2. In a luminous sign, a reflector casing having an open front and provided with a conventional electric lamp therein, a removable sign panel mounted across the front of said casing and constructed from an integral piece of transparent material having refractive qualities, said panel having the greater portion of one surface covered with relatively opaque material, leaving however display characters, said display characters being covered at one side of said panel with translucent coloring material, said panel further having a narrow portion thereof uncovered and transparent to emit light rays from within said casing, a colored translucent rod having refractive properties shaped to conform in shape to said narrow transparent portion of said panel, and means connected with the front portion of said casing for supporting said rod in alignment with said narrow transparent portion of said panel and superimposed outwardly thereover and in front thereof to cause light emitted through said portion to be refracted by said rod and to pass therethrough, illuminating said rod.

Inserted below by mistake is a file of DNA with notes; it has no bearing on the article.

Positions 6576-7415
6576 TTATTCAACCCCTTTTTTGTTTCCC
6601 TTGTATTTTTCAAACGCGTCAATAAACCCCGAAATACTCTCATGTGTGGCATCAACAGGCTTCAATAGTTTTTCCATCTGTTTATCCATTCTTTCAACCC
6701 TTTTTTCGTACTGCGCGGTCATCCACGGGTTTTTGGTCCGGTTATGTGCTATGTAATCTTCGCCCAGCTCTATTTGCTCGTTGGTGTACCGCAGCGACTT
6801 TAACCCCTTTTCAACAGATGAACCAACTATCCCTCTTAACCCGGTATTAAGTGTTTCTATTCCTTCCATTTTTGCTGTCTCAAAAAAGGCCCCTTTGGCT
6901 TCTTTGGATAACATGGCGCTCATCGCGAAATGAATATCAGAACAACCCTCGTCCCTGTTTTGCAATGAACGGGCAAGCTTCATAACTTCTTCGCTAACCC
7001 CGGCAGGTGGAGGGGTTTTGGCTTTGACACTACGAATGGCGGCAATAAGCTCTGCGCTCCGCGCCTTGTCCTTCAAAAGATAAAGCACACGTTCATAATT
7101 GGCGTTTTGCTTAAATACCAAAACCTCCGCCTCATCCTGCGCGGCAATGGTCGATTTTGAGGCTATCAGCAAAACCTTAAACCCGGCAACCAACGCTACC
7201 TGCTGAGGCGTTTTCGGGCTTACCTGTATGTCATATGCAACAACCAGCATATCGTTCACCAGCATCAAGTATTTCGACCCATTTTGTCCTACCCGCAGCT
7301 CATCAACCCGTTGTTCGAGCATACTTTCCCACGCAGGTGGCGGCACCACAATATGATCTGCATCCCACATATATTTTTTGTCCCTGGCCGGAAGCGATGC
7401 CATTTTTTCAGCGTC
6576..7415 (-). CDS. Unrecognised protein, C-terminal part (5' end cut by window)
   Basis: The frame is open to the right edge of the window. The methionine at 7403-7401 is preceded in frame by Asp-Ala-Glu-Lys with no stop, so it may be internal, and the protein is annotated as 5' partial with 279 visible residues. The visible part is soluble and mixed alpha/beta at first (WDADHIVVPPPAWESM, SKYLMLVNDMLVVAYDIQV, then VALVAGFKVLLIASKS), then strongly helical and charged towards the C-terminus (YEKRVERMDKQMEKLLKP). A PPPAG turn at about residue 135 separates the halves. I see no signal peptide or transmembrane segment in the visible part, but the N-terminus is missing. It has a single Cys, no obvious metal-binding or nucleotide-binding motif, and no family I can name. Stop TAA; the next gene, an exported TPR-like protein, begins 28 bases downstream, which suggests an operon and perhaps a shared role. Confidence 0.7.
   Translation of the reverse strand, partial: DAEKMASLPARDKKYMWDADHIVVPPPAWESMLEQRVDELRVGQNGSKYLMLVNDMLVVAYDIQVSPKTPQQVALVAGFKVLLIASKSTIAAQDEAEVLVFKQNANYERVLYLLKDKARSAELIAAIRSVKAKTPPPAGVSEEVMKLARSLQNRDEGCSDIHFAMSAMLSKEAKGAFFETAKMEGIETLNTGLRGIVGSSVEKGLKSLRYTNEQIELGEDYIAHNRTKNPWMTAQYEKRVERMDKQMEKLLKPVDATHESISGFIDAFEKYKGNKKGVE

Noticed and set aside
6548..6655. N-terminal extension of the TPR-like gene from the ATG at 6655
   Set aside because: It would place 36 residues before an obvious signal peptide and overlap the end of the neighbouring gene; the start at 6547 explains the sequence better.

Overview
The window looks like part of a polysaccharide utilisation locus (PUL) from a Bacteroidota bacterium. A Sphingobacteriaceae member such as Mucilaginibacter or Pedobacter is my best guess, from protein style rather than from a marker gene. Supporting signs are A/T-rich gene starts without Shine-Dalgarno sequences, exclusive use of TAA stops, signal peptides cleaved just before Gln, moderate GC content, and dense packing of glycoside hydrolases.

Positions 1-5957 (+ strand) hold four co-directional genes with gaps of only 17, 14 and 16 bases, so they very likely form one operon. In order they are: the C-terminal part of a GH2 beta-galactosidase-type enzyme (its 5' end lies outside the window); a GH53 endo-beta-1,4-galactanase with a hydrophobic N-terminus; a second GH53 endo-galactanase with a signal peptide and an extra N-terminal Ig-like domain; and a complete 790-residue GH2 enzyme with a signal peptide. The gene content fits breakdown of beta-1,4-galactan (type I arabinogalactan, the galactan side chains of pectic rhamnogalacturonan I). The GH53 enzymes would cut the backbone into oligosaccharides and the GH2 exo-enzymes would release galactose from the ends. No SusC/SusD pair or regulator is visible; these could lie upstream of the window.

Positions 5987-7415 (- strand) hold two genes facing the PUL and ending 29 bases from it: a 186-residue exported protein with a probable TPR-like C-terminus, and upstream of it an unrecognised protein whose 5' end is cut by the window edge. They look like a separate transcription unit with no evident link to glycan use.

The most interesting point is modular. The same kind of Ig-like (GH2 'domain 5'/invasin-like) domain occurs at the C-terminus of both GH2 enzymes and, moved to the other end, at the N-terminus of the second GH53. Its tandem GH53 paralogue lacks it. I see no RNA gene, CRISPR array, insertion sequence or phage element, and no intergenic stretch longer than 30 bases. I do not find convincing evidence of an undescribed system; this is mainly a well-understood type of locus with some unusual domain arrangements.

3. In a luminous sign, a reflector casing having an open front and provided with a source of light therein, a pair of widely spaced, translucent rods disposed forwardly of said reflector casing and substantially lying in a plane extendand means for engaging the rear of said panel to prevent rearward displacement thereof, said panel being slidable between said means and said rods for removal or replacement, said panel hav- 5 ing transparent portions conforming in shape to and disposed directly behind said rods for emission of light to said rods from said casing whereby said rods will be illuminated.
- WILLIAM G. HUBER.